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Why functional training can be good for health

Functional training is getting pretty popular now. Gyms are starting everywhere claiming to have a great functional training workout that will get you results. What is functional training? We will go off of this definition:

"Exercise training based on compound movements that engage multiple muscle groups, especially the core, in order to produce an overall fitness that applies to general fitness outside the gym."

There are so many different types of this now. Crossfit, F45 Training, Tabata training, Kettle bell training, calisthenics, and hundreds of other privately names brands that do similar things. Most of these programs use a mix of some or all of these different types of exercise:

1) Weightlifting - This is moving any sort of weighted object from one place to another. Functional training usually uses some type of free-weight and stays away from any machines.

2) Gymnastics - this is any sort of exercise when your body is it's own resistance. This could be things such as a pull-up, push-ups, sit-up, air squat, lunges, etc...

3) Cardio exercises - these are any exercises that are purely meant to get your heart raise up and get you breathing. It could be things like different jumps, burpees, jump rope, running, swimming, cycling, rowing, etc...

So how good for you is this type of training? Let's make some observations and looks at the facts.

1) It gets your heart rate up. Like most other forms of exercise, it gets you breathing and increases your heart rate, which is good for that blood/lipid profile to improve your cholesterol, blood triglycerides, blood sugar, blood pressure, and resting heart rate.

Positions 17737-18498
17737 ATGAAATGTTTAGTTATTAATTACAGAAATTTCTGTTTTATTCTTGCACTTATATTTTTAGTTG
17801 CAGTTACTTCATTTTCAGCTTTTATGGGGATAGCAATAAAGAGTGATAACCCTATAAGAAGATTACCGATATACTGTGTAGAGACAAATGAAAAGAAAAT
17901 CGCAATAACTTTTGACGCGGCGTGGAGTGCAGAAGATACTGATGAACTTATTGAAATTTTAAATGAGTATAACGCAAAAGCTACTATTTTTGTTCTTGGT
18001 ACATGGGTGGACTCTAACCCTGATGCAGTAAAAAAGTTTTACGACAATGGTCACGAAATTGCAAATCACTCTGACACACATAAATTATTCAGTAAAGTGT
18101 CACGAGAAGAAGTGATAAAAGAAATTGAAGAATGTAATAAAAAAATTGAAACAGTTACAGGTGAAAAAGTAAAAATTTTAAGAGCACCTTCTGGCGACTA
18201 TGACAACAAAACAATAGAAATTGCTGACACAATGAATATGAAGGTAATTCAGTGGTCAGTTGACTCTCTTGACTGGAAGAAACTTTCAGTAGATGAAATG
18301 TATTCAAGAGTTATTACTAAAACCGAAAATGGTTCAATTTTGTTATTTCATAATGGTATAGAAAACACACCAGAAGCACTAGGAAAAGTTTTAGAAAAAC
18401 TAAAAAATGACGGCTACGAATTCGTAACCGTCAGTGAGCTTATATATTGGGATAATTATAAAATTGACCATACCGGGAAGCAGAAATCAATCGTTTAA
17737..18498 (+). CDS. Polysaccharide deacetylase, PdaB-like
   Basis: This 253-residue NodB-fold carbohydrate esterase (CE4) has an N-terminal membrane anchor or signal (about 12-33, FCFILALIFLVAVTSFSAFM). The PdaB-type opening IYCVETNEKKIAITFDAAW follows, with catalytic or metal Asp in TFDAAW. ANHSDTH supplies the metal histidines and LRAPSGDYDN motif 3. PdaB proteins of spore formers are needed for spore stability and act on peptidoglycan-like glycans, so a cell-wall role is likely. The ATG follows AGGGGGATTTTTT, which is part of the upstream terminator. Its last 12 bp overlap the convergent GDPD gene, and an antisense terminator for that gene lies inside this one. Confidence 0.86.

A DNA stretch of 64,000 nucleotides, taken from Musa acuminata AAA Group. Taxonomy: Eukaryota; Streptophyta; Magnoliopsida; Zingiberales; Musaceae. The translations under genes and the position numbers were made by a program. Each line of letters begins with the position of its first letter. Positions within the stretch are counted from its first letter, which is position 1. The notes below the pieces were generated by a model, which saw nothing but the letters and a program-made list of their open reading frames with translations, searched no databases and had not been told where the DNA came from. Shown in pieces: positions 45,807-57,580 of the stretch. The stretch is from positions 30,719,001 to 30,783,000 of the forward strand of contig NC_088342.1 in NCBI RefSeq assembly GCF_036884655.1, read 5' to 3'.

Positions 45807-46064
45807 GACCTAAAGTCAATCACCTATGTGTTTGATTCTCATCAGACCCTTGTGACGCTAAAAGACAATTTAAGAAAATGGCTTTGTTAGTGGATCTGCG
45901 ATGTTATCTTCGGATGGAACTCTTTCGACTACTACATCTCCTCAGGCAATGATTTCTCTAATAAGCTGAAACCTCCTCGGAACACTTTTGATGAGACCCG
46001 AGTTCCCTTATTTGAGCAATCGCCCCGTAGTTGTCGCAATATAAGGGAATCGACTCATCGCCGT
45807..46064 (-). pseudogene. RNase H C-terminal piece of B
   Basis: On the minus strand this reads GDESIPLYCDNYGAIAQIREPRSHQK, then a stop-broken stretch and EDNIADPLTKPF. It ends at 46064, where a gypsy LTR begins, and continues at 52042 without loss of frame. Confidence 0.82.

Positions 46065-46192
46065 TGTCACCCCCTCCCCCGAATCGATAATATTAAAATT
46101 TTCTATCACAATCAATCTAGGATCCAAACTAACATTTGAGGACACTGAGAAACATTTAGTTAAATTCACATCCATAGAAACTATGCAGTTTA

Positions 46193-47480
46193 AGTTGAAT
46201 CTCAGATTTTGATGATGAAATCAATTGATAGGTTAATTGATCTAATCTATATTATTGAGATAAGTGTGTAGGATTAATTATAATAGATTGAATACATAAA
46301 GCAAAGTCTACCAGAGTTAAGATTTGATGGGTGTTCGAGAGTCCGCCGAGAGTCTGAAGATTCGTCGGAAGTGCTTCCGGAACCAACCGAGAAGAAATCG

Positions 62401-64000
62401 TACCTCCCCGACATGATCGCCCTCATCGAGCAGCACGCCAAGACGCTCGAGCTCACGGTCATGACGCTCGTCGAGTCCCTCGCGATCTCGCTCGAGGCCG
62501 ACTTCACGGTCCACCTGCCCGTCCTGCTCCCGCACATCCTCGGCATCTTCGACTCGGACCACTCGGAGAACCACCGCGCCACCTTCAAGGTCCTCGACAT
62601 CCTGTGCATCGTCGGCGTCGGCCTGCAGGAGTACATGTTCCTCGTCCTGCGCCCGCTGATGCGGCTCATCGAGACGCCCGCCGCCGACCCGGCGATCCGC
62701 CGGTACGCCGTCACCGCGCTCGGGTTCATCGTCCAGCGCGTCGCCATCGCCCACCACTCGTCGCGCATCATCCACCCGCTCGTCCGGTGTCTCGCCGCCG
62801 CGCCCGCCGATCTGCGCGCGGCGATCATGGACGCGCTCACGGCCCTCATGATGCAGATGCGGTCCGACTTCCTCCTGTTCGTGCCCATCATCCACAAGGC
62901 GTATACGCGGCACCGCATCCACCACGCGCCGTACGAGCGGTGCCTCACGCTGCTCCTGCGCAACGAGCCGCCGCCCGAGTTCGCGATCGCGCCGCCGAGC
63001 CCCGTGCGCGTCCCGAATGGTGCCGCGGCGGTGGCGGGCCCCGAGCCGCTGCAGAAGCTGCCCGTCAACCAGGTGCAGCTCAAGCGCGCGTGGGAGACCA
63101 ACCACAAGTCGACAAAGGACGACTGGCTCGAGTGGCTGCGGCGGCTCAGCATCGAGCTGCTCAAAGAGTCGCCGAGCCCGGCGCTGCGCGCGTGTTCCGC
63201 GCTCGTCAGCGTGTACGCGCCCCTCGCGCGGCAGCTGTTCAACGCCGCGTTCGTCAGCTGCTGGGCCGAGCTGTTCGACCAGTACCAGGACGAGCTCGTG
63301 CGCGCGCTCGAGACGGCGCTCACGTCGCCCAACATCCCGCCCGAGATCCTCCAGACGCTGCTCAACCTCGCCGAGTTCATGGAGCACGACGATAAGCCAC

2) It engages multiple muscle groups at the same time. This is good to help maintain muscular balance and coordination.

3) It stimulates those positive hormones. We all like (endorphins) post workout. They make you feel good and positive about yourself.

4) It stimulates muscle development, which increase your resting metabolism. That's good to keep yourself in shape in improve your physique.

5) Workouts are typically not designed for hypertrophy. This means you will not get huge and muscular. That is good for maintaining overall flexibility.

6) The impact and resistance improves bone density. The resistance exercise stimulates your body to build and maintain bone mass. This is especially important for women.

7) Workouts are often changed constantly. If programmed well this regularly keeps your body in an adaptive state where it is being metabolically challenged to complete the exercise task. That is good for preventing plateaus.

Now, there are some definite risks and potential negatives of functional training, but we are not here to be negative today. We are here to look at the facts and observe what good could come from doing functional training. Would this type of trying benefit you and your goals?

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